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    size of executable


    Hi, I've just written my first few apps and they seem to be quite big. One for instance is 105kb, when all I'm including is <string>
    and <fstream> (the source file itself is only 40 or so lines). Is this just how it is or can the compiler somehow remove unneeded functions? I'm using dev-c++.

    While I'm here, I want to change a files extension so I've done this:
    Code:
        while(file_name[a] != '.'){
            out_file[a] = file_name[a];
            a++;
        }
        out_file[a] = '.';
        a++;
        out_file[a] = 't';
        a++;
        out_file[a] = 'p';
        a++;
        out_file[a] = 'l';
        a++;
        out_file[a] = '\0';
        a++;
    which seems a little odd, is there a tidier way. BTW I come from PHP and pointers scare me so I've no idea how I even managed that, so go easy.
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    Are you building debug binaries (bigger) or release binaries (smaller)?
    Jon Sagara

    "Me fail English? That's unpossible!"
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    normal, it comes out at 280 with debug on.

    I also have the optimize options on ( -g3 -fexpensive-optimizations)
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    include string and fstream will bloat the code considerably. These include files typically contain most of the code necessary to implement the class.

    You can also simplify the code, by using C functions instead of C++ classes:

    Code:
    #include <string.h>
    #include <stdlib.h>
    
    char* change_extension(char* filename) {
      
      char* outfile;
      char* extension;
    
      outfile = (char *)calloc(1, strlen(filename) + 3);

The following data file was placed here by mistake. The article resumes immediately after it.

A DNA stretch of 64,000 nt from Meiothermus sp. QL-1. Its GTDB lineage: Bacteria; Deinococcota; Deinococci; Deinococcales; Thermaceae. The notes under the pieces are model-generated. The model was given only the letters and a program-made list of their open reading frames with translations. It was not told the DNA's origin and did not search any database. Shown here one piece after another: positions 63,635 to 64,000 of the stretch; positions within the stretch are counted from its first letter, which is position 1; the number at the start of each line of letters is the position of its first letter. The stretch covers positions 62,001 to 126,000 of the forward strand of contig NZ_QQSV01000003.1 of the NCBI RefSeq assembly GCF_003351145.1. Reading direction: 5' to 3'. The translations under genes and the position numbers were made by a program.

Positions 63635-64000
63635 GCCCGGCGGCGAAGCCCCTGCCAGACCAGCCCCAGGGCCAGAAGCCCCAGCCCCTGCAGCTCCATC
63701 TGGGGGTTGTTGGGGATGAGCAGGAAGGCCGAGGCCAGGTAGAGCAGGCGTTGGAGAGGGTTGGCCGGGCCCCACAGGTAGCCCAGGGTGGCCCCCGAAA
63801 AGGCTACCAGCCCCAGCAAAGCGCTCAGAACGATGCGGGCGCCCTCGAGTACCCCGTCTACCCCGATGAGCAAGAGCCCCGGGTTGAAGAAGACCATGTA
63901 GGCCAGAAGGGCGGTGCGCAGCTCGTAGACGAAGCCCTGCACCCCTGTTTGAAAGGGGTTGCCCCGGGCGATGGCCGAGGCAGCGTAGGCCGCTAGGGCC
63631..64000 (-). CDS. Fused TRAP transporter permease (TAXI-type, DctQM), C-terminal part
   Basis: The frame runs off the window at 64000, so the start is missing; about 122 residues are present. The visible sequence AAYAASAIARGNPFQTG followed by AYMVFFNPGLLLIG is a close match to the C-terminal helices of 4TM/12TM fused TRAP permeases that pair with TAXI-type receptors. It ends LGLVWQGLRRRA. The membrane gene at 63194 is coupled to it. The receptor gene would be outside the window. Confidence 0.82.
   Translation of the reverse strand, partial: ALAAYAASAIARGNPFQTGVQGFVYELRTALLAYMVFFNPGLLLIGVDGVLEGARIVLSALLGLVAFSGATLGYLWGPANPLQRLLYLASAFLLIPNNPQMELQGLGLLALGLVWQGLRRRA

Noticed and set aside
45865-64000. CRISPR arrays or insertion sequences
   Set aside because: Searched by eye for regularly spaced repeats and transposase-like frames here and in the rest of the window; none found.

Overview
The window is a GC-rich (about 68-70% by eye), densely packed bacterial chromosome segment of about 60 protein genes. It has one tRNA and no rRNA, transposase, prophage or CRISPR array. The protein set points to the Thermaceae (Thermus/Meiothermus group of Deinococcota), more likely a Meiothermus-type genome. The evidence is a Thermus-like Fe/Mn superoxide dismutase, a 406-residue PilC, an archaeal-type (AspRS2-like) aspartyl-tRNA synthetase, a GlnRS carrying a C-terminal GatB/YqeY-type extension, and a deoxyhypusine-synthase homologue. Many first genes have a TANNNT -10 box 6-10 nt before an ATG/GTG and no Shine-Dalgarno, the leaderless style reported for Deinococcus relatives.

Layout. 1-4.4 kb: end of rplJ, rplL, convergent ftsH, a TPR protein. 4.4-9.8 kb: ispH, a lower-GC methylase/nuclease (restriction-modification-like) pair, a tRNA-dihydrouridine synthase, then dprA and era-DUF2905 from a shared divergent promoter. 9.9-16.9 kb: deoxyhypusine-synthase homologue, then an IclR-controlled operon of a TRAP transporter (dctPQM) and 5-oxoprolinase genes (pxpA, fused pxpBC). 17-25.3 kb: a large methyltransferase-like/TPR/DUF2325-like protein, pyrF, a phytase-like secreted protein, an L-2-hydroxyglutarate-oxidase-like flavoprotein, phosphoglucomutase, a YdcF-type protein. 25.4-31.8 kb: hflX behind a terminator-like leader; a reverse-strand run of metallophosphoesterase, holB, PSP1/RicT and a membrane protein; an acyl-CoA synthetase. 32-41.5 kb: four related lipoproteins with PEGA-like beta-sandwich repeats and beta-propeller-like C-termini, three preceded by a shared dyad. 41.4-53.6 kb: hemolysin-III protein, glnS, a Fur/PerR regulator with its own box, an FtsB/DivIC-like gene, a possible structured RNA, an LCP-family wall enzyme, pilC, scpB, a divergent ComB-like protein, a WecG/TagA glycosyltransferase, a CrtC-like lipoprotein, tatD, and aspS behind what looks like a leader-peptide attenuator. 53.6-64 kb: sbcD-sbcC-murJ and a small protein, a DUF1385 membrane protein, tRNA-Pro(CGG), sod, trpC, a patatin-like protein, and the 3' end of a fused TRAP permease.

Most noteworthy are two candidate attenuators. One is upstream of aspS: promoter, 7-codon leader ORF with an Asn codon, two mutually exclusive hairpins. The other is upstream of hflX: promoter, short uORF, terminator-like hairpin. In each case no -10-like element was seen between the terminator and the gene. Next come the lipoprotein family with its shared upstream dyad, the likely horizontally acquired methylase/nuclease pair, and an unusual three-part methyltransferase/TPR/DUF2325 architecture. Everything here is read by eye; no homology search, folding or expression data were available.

strcpy(outfile, filename);
      extension = strchr(outfile, '.');
      if (extension)
        strcpy(extension, ".tpl");
      else
        strcat(outfile, ".tpl");
    
      return outfile;
    
    }
    The standard C libraries have a great set of functions for basic string manipulation and navigation. I usually find them to be easier to use than the C++ equivalents, with the exception of the search and replace capabilities of C++ strings.
    Clay Dowling
    Lazarus Notes
    Articles and commentary on web development
    http://www.lazarusid.com/notes/
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    Thanks, I think I just about get that piece of code you posted after some thought.

    This line:
    Code:
    outfile = (char *)calloc(1, strlen(filename) + 3);
    I understand to be allocating some space for the filename and adding some incase there's no extension (would that not need 4 then?)

    As to my first question, I did think about maybe trying C headers instead although I will need to read up on them (I tried changing to string to string.h and my compiler was not happy). All I'm doing with string is holding the line from the in file, checking it and then sending it out so maybe I can do something else and use C file I/O instead and see if that comes out smaller. Cheers then I'll give that a go.
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    You are right about the size: 4 bytes, not 3.

    The calloc function, as you indicate, allocates memory. It also initializes all members to 0, which can save problems. The parameters to calloc are the number of records and the size of those records.

    Elsewhere in your program (but not in this function), you'll want to free() the memory after you're done with it, to prevent memory leaks.
    Clay Dowling
    Lazarus Notes
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